Business Today

Indians willing to spend more on dining experiences, says Deepak Ohri

Deepak Ohri, Chief Executive Officer of Lebua Hotels and Resorts, spoke to Business Today on India's luxury dining market and why the scene could explode.

twitter-logo Goutam Das        Last Updated: August 14, 2013  | 20:39 IST

Deepak Ohri, Chief Executive Officer of Lebua Hotels and Resorts, an international hospitality company, is a gastrocrat who understands the global luxury market in a way few other executives do. He recently spoke to Business Today on India's luxury dining market and why the scene could explode.

Q. Tell us about your assessment of the luxury dining market in India. You have earlier said that China, India and Indonesia would drive tourism globally. Why is that?

A. Five years back, most spending in India was in cash. It is getting converted into credit - there is a new tribe of consumers who are well paid and are working for multinational companies. They have disposable cash and they are spending. People always interpret luxury with being expensive. It is about experience. People are going for more experiences. They are travelling and they have started demanding. Our research shows that if you change the price and improve quality, the consumer is willing to pay. We see exactly the same thing in China and Indonesia. This will drive tourism in the world.

Q. You wanted to set up the world's most expensive restaurant in Delhi. Is there a market for $400 a person eatery in India? Is this based on research?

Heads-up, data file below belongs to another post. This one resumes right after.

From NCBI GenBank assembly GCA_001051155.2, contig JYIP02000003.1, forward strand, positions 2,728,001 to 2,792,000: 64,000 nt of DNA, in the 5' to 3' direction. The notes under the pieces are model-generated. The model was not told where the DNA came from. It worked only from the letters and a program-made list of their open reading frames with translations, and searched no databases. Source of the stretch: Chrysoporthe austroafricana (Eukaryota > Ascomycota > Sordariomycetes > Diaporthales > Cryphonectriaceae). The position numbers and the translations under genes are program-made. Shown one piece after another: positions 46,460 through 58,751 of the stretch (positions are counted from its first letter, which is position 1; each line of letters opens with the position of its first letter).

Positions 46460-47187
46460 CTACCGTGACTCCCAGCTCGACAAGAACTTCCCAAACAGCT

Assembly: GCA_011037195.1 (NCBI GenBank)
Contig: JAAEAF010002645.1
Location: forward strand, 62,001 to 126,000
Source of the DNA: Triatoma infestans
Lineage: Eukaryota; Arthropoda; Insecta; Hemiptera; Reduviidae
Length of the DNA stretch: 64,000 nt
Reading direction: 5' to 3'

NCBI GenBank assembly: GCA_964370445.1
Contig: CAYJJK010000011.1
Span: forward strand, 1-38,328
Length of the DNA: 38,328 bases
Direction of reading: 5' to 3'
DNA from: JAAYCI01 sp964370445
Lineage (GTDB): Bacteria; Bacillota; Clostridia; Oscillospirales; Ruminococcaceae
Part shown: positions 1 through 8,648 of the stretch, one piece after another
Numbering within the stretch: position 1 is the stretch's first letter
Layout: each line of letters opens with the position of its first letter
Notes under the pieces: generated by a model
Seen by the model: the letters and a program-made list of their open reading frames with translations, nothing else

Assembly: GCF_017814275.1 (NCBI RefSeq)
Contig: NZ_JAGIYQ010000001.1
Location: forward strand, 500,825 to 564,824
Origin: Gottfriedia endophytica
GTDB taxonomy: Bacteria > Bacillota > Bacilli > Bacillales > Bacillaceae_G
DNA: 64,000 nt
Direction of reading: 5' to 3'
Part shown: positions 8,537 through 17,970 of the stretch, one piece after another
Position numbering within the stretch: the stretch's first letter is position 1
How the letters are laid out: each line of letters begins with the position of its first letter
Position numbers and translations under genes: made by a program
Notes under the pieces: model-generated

A. The plan did not go through. It was not a quantitative research. It was a mix of my instinct and qualitative research. We drew an inference from the aspiration of people. The restaurant would have been opened by now and it would have put India on the global culinary map - I would have got Michelin-starred chefs to consult. It would have been an Indian restaurant.

Q. Why wouldn't you want to set up that restaurant in Rajasthan where you have three properties?

A. There is no direct flight between Jaipur and Udaipur. The day the Indian government starts a Jaipur-Udaipur flight, we will start that expensive restaurant. Jaipur and Udaipur is losing out on luxury consumers. There are flights from Delhi to Jaipur. But to go to Udaipur, you have to come back to Delhi and then go to Udaipur.

Q. In 2007, Lebua organised a one million Thai Baht meal in Bangkok. Were there any Indians dining?

A. There was only one Indian who was dining but for free. It was me (laughs). But today there will be Indians who will spend one million.

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